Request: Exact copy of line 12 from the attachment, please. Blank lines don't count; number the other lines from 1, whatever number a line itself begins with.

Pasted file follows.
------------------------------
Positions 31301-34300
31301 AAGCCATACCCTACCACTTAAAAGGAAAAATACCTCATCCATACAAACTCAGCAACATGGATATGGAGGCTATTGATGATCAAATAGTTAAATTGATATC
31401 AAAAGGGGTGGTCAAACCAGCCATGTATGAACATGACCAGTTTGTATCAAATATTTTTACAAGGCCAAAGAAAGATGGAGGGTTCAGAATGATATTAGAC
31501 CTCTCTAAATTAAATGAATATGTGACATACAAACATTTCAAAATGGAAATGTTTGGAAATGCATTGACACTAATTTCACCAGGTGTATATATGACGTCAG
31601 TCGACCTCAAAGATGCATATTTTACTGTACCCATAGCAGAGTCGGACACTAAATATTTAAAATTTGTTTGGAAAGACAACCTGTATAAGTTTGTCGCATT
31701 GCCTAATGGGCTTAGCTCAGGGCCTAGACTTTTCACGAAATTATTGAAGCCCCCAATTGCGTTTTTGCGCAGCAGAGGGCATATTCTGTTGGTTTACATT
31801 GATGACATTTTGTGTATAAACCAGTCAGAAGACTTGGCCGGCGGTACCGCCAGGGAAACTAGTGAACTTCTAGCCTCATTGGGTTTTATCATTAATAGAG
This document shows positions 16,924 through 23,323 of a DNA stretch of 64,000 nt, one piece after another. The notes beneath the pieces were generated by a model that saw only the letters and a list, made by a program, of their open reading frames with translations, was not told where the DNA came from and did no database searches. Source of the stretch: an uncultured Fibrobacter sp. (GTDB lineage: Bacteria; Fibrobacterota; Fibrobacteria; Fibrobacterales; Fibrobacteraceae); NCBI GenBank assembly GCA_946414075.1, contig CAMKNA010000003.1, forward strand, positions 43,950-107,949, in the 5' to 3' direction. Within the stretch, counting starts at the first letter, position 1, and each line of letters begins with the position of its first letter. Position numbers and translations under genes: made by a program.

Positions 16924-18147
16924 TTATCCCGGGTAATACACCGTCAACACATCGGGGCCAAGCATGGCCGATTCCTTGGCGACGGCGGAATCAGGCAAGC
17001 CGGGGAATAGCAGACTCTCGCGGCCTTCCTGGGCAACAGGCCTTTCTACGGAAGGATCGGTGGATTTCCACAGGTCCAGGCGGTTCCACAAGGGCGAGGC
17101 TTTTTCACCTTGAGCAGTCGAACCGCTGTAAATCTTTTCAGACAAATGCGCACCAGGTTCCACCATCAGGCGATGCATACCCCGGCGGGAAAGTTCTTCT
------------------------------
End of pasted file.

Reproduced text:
17101 TTTTTCACCTTGAGCAGTCGAACCGCTGTAAATCTTTTCAGACAAATGCGCACCAGGTTCCACCATCAGGCGATGCATACCCCGGCGGGAAAGTTCTTCT